Jeremy Irons and Juliette Binoche in 1992's "Damage."

Damage August 3, 2018  


Louis Malle



Jeremy Irons

Juliette Binoche

Miranda Richardson

Rupert Graves

Ian Bannen

Leslie Caron









1 Hr., 51 Mins.

When Stephen and Anna meet for the first time, at a gathering of the rich, something shifts in the air. Obligatory niceties are exchanged. But a layer of mutual sexual attraction sits below the surface. Once Stephen and Anna lock eyes, both know that they would like to act on their almost animalistic feelings. There are problems with this. Stephen (Jeremy Irons) is a lucrative physician-turned-politician with a perfectly nice wife (Miranda Richardson) and a noticeably observant teenage daughter (Gemma Clarke) at home. Anna (Juliette Binoche), an oracular Frenchwoman, is the girlfriend and soon-to-be fiancée of Stephen’s now-grown son, an unusually gifted young journalist named Martyn (Rupert Graves). Stephen and Anna know they shouldn't indulge their sexual desires. “Losing everything” as a potential consequence is a mot juste. But they can't help themselves. While Stephen is at work, not long after meeting Anna for the first time, his phone rings. It’s Anna. “Tell me where you are and I’ll be there in an hour,” Stephen succinctly replies. It's as if he has been waiting for this call. So begins an affair. Things will end badly. We know it; Stephen and Anna know it. And Damage, the film which orbits around their scandalous relationship, relishes in the suspense that comes with the transgression.


In the early 1990s, comparably carnal movies, like Basic Instinct (1992) and Final Analysis (1992), were in vogue, conjoining the thrilling with the erotic. They celebrated the connection with Hitchcockian menace; they made their sinful worlds appear appealing and titillating in spite of dangerous undertows. Damage, in contrast, isn’t so concerned with being tantalizing, even though its sex scenes are atypically passionate. It's more intrigued by the ripples that come with acting on one’s temptations. Starting with the moment Stephen and Anna have sex for the first time in the latter’s spacious townhouse, nothing can palliate our anxieties. When will they get caught, and how? What will the repercussions be?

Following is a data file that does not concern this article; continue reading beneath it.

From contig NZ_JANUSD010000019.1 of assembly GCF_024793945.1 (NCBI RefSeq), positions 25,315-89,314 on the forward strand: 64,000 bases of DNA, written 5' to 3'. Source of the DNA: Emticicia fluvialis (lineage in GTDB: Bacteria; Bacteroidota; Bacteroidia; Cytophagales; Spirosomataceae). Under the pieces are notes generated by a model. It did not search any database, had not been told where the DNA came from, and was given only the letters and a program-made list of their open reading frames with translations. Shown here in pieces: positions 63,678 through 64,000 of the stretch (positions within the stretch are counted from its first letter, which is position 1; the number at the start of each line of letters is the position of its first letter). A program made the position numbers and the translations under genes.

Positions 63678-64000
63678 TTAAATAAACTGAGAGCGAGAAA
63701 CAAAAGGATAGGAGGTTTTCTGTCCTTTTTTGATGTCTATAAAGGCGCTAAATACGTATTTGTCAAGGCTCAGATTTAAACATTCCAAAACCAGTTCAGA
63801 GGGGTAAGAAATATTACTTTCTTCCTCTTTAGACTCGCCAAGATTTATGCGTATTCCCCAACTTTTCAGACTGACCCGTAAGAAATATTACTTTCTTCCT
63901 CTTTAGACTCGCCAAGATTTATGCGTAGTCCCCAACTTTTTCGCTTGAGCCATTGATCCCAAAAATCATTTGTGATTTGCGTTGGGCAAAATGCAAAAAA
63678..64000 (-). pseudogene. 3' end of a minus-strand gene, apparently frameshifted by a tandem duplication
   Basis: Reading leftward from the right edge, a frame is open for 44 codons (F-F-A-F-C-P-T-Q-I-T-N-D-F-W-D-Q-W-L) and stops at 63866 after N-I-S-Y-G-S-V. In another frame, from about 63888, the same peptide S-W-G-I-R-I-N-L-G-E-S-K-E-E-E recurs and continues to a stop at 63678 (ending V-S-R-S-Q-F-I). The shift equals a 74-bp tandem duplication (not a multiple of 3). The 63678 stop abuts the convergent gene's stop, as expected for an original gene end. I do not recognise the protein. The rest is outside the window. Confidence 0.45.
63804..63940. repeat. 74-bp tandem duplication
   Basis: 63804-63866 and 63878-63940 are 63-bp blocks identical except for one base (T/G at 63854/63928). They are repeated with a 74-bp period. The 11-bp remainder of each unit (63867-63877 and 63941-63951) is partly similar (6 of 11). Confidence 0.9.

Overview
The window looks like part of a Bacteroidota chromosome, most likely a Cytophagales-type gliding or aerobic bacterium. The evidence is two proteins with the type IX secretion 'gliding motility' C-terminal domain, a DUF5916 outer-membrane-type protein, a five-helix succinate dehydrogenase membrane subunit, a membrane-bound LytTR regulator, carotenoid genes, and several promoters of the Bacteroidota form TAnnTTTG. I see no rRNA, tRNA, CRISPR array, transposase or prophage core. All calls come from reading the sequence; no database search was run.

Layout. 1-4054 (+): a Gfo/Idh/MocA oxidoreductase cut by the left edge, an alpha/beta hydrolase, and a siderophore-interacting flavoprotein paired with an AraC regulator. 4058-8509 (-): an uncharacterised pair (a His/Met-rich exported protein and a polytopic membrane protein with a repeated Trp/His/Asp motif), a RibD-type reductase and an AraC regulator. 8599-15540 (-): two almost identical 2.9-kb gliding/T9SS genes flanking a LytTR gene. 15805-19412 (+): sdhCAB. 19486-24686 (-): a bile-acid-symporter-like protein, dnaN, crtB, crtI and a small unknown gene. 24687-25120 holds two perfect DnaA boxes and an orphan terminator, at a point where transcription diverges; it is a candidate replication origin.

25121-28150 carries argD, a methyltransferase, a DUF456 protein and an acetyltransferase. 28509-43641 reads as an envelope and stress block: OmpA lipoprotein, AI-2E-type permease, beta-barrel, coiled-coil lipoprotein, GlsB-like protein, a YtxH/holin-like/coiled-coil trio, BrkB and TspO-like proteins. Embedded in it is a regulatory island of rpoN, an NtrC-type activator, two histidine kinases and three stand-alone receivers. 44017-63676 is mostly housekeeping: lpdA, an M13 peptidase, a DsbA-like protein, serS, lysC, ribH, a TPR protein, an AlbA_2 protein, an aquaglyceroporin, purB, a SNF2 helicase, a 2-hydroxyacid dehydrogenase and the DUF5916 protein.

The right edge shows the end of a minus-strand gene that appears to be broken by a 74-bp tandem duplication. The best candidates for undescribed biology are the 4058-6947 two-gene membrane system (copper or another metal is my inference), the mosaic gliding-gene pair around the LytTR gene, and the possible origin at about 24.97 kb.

The storyline wouldn't be out of place in a more-conventional soap opera. But Louis Malle, who produced and directed the movie, which would be his penultimate project, underlines the neuroses of the characters more than he does the hammier aspects of the plot, which are, in turn, developed by the screenwriter David Hare. 

Stephen, who looks miserable — like a slave to his lust — most likely threw caution to the wind because his life has grown so monotonous. He takes his successes for granted, and unrealistically projects notions of exciting change onto Anna. Anna, whom we discover is the victim of a troubled romantic past, remains a mystery until the closing credits. We surmise that she is, simply, an innately sexual being, and is not opposed to actualizing even the most dangerous of her hankerings.


Undoubtedly, neither person involved in this dalliance is in love. Stephen has, rather, decided that Anna is an emollient for all his discontents, while Anna, more plainly, is enamored of Stephen, and prioritizes her yearnings over the interests of the man to whom she publicly is said to have committed herself. This is a movie about obsession and impulsive behavior, not romance, and it's able to satiate its thematic inclinations without pandering to melodramatic farfetchedness.


Damage wouldn’t have the same impact without Irons and Binoche. Irons, pinched and always with bags under his eyes, effectively relates that his sexual avidity is taking as much of a toll as his guilt. Binoche, in a way akin to the Italian actress Monica Vitti, a performer who was an expert in the art of the emotional simulacrum, is convincingly enigmatic. It's not difficult to understand why Irons’ character is so infatuated: He’s as much attracted to her as he is intent on figuring her out. He, and we, never will, though.


Richardson and Graves are crucial too. Richardson is more or less ancillary for most of the film, but that's the point: we are supposed to take her for granted, just like Stephen. The film’s last act, which finds Richardson dealing with her discovery of her on-screen husband’s improprieties, stings, then. The scenes watching Richardson’s character express her choler are arguably the movie’s best: Richardson, who received much award recognition in the aftermath of the feature’s release, makes her character’s emotional disorientation so palpable, it’s almost vertiginous. Graves, benevolent and charismatic, is the sort of actor to whom we take a liking immediately — and his Martyn, who is considerate and intelligent, is easy to grow attached to. His fated betrayal is particularly excruciating when it arrives.


Damage’s ability to enrapture as much as it does is unexpected. It's saddled with an overwrought, overfamiliar storyline, and circles around two people whom we think we will deplore. But the movie never is exactly what we think it will be. Hare’s writing, further dressed by Malle’s beautiful yet static direction, is varied and observant, and entices us to look past the histrionics of the story and more fixatedly look into its smaller emotional and psychic elements. The performances, all excellent, make these stock characters feel new again. This is not a movie about plot, but subversively how its characters react to a situation they have mostly read about in books, or seen in movies. It's more interested in the predestined tragedies surrounding an affair than the affair itself. And it’s magnetic. A